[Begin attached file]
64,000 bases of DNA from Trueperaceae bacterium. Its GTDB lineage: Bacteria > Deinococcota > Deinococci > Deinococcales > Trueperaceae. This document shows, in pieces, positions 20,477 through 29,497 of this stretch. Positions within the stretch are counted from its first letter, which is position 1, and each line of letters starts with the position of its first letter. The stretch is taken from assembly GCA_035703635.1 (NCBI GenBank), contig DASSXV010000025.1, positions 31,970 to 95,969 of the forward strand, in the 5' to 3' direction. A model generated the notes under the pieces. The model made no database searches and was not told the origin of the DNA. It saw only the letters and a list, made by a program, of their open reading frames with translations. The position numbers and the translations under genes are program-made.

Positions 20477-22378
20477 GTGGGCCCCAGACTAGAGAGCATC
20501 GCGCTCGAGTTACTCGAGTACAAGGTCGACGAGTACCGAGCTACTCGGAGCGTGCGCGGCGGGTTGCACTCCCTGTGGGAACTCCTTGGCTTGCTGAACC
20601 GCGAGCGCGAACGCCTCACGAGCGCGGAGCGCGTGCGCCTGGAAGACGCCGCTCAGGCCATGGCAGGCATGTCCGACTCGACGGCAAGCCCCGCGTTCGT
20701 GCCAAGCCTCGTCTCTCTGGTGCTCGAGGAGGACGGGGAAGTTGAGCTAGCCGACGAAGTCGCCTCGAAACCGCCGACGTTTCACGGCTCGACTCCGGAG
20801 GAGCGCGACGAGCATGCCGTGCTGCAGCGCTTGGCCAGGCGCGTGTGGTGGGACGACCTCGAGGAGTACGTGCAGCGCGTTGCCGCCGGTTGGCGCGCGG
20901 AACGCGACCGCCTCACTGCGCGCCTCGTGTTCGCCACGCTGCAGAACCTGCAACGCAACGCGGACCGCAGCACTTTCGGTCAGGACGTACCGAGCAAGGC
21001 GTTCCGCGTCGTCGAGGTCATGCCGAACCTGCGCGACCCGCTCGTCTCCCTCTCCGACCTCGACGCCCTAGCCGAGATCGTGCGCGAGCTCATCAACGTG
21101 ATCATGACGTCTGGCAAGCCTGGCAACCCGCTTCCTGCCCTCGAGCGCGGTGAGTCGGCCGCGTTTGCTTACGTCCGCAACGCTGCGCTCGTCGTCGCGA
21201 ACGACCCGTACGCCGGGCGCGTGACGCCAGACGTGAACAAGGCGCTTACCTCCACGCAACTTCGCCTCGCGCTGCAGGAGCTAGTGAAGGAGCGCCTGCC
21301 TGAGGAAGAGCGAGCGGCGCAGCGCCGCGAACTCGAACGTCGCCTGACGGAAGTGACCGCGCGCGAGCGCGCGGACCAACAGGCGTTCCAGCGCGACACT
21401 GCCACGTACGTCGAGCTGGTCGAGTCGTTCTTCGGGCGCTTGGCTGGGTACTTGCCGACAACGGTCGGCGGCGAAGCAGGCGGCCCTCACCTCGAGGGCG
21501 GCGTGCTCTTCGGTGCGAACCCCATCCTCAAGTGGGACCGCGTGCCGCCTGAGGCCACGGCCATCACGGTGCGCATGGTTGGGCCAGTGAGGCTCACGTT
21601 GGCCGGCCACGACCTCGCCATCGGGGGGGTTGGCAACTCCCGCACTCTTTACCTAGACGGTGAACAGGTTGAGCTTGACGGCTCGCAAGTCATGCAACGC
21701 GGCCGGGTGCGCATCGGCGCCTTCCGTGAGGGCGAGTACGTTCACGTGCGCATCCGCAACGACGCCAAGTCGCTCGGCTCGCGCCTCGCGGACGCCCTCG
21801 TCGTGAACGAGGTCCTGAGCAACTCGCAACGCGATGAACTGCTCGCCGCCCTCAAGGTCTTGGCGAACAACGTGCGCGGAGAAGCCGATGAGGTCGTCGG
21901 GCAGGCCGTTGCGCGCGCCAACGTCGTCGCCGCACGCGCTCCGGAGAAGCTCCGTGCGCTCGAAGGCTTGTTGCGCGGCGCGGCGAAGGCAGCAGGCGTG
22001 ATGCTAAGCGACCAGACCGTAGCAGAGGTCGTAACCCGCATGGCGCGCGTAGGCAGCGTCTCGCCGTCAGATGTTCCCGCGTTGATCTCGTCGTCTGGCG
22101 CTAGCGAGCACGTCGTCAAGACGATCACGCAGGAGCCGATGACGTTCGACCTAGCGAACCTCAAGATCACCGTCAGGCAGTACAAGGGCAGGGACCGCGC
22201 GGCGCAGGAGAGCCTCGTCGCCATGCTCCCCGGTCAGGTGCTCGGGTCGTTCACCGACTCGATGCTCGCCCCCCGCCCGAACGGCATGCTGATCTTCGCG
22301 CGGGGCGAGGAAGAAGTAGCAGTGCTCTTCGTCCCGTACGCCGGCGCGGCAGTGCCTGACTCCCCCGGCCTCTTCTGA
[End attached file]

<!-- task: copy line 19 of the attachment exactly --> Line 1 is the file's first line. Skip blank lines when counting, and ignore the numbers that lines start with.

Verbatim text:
22001 ATGCTAAGCGACCAGACCGTAGCAGAGGTCGTAACCCGCATGGCGCGCGTAGGCAGCGTCTCGCCGTCAGATGTTCCCGCGTTGATCTCGTCGTCTGGCG